So, you entered all your tasks into Todoist, but the process of working through them is somewhat haphazard. That’s because you probably don’t have great filters.
That’s going to change. Today.
Todoist is a powerful to-do list system which runs on most operating systems and browsers, making it extremely versatile for everyone.
Many people find Todoist is greatly enhanced by upgrading to Todoist Pro (which is a pretty cheap upgrade of around $30 per year), as it lets you do all sorts of extra things that make life better. You can even combine Todoist superbly with IFTTT .
Many of the following tips will rely on having pro access, but there will be concepts and tricks that apply to everyone. In fact, these ideas could be useful to anyone using any to-do list system, if that system supports the same filtering functions.
Filter With Projects
A very recent addition to the Todoist features is the ability to include projects in your filters. This means you can now search for all the overdue items in one specific project, which is a truly excellent filter to make. Use the p:keyword notation in your filter, which will catch any project with that keyword in the name, plus all the sub-projects too.
So, to make sure all your important freelancing work gets done, create a filter for:
(over due, today) & (p1,p2) & p:Freelancing
Todoist‘s Labelling & GTD
The GTD system is fantastic if it works for you, but many others half-implement it alongside their other systems. Todoist‘s labels are an easy way to keep track of contexts, such as tasks that need to be done using Email, Phone, Computer, at the Office, or in some other location.
You can also use Todoist labels to note “Next Actions”, “Someday/Maybe” items, and items where you are “Waiting” for someone else. For your different projects, just use ToDoist’s projects. They’re perfect, especially now they can be filtered.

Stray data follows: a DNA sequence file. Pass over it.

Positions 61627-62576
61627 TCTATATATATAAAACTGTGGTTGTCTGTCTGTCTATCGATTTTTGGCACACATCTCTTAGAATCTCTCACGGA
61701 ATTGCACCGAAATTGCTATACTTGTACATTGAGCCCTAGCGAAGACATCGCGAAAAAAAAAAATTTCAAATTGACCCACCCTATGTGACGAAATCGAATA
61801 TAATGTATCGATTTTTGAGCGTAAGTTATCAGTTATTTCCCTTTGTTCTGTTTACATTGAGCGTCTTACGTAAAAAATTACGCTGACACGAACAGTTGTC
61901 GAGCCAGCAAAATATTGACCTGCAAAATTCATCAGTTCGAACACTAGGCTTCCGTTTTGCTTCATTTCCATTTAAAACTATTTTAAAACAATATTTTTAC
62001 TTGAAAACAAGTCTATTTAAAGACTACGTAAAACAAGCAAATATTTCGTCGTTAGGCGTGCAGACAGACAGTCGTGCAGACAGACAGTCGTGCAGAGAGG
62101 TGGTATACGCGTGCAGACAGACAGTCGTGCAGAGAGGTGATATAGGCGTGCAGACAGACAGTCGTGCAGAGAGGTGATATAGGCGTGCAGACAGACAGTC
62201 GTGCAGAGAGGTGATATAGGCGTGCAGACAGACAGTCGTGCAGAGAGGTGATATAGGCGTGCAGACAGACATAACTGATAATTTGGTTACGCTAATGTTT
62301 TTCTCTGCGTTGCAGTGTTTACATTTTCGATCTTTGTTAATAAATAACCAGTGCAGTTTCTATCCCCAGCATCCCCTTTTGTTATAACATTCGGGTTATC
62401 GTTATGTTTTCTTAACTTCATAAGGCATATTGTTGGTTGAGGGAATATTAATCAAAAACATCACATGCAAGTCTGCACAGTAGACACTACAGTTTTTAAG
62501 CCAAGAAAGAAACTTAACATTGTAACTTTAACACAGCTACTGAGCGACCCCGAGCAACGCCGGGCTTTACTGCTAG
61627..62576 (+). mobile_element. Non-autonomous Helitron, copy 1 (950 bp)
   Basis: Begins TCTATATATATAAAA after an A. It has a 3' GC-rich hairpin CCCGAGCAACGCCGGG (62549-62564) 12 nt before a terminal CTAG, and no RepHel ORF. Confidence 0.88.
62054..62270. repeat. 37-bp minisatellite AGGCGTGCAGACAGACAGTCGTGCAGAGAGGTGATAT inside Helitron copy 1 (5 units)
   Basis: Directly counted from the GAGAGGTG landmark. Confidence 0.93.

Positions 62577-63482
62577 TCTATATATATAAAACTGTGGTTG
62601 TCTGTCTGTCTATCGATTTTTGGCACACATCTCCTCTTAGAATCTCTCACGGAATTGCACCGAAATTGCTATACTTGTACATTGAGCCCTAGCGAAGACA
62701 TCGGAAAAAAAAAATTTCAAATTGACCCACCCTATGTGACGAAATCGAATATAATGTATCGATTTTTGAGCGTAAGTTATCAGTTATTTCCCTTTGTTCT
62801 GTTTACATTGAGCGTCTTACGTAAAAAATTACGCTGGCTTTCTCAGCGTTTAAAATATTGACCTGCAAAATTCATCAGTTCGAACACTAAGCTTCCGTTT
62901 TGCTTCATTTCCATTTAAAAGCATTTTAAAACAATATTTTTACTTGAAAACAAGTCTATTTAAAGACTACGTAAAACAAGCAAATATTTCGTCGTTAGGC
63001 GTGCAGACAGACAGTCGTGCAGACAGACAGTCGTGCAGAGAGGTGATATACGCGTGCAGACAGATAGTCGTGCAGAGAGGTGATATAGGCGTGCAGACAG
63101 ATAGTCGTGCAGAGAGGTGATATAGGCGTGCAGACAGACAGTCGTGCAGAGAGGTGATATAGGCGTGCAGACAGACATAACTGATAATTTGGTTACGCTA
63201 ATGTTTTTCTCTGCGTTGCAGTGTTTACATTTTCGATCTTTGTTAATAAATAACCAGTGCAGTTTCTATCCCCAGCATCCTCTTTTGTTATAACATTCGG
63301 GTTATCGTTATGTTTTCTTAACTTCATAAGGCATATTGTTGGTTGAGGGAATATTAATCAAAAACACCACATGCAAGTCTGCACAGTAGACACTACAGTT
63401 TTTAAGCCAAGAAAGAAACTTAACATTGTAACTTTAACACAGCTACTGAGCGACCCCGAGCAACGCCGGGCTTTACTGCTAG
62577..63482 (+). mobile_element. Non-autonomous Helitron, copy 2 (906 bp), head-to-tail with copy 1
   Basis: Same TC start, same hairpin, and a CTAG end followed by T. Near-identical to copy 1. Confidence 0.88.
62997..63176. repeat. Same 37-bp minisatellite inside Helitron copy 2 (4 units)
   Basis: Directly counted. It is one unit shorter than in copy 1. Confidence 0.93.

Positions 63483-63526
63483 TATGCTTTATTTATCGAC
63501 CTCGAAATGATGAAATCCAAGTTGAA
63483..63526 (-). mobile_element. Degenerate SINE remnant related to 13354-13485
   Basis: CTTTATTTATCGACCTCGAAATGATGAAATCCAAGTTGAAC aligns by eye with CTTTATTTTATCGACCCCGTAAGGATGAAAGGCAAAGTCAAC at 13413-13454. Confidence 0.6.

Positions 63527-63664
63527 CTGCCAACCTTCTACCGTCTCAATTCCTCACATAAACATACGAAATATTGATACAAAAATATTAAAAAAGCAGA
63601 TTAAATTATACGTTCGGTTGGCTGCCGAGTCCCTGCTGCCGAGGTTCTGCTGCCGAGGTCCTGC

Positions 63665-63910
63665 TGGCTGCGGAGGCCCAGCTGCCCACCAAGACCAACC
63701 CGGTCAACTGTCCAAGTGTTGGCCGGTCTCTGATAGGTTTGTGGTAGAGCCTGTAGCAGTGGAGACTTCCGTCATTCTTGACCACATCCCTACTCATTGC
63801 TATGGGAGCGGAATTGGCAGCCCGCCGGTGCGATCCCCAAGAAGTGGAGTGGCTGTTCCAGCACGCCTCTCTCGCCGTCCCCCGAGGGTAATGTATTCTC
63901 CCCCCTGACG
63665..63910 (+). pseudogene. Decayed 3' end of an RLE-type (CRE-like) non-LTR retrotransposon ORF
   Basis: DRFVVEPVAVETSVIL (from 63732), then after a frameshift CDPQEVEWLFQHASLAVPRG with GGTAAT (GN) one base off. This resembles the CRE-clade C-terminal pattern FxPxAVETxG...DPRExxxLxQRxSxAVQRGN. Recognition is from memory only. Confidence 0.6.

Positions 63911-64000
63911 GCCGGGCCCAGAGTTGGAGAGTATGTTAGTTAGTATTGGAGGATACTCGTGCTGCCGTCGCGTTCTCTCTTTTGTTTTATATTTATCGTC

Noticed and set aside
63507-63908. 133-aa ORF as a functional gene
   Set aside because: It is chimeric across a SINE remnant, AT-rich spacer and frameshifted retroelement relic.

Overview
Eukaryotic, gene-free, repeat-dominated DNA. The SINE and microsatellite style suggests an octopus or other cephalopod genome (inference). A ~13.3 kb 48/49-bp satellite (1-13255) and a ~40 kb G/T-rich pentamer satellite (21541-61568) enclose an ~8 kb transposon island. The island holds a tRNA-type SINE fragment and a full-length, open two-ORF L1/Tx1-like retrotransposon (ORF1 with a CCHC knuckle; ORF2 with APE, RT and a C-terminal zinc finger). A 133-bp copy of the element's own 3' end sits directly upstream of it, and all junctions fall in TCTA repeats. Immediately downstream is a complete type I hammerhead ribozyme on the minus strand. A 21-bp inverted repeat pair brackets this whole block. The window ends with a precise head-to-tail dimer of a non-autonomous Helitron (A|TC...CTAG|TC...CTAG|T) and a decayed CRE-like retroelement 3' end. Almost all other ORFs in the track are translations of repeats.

Filter for daytime-only tasks by using this filter:
@Post | @Phone | @Town
To catch all overdue tasks in important projects, filter for:
(over due, today) & (p:Bureaucracy | p:Errands | p:Freelancing )
Or to catch anything of importance in one hit, filter for:
p:Bureaucracy | p:Errands | p:Freelancing | @Post | @Phone | @Town | @Legal | p1
Obviously, this involves your labeling tasks in a similar fashion as mine, but I’m sure you get the idea. The concept behind the search is the most important bit, here.
Stephen Covey’s Quadrant System
By default, Todoist lets you see tasks by priority, but that’s not as useful as Stephen Covey’s quadrant system, which lets you focus on relevant tasks according to their importance and urgency.
Try setting up these four searches.
Quadrant 1 – Important & Urgent:
(over due, today) & (p1,p2)
Quadrant 2 – Important & Not Urgent:
(no date) & (p1,p2)
Quadrant 3 – Not Important & Urgent:
(over due, today) & (p3,p4)
Quadrant 4 – Not Important & Not Urgent:
(no date) & (p3,p4)
Energy Level Labels
Another neat way of labeling your tasks is to note how much energy it will require to do them.
Personally, I like to tackle the mentally exhausting tasks early in the day and move on to easier tasks later in the day. So I label the ones I can do with low energy levels as Afternoon and Evening tasks accordingly. Everything else is presumed to be high energy, but let’s say I label them with Morning. I’m sure you’ll choose relevant labels to suit your energy levels. This system works really well for recurring tasks.
The filters you’d use with this system are as follows.
(over due, 4 days) & @Morning
(over due, 4 days) & @Afternoon
(over due, 4 days) & @Evening
I’m sure you could add in priorities and projects in there, but it could get a bit too much. When it comes to filters, having a handful of powerful ones is actually far better than too many.
Colour-Coding Your Filters
You can easily change the colour of your filters by clicking “Edit” and then the drip icon to the left. It makes sense to change the colours to match the projects they most relate to, and to keep some colours for separate organisation systems or VIP filters.
Bookmark Your Best Todoist Filter
Bookmark your most useful filter, as there’s not much point clicking through to your filters each and every time you access Todoist. Have your default bookmark take you straight to the right one.
Search Todoist From Your Omnibar
Sometimes it makes sense to just use search for the tasks you need. Most browsers will let you set up custom searches for certain sites, so it makes sense to set up one for Todoist. Here’s how to do it in Chrome.
Go to Settings > Search > Manage Search Engines and add the following URL with a name and a keyword to initiate your searches. I’ve used “todo” so I can type “todo email” and instantly get all of my tasks with the word “email” in them. Handy!
How Do You Manage Your Tasks?
Are you a GTD fan or do you use Stephen Covey’s quadrant system? Do you mix and match or use an alternate organising system entirely for your tasks? Tell us about your best task filters!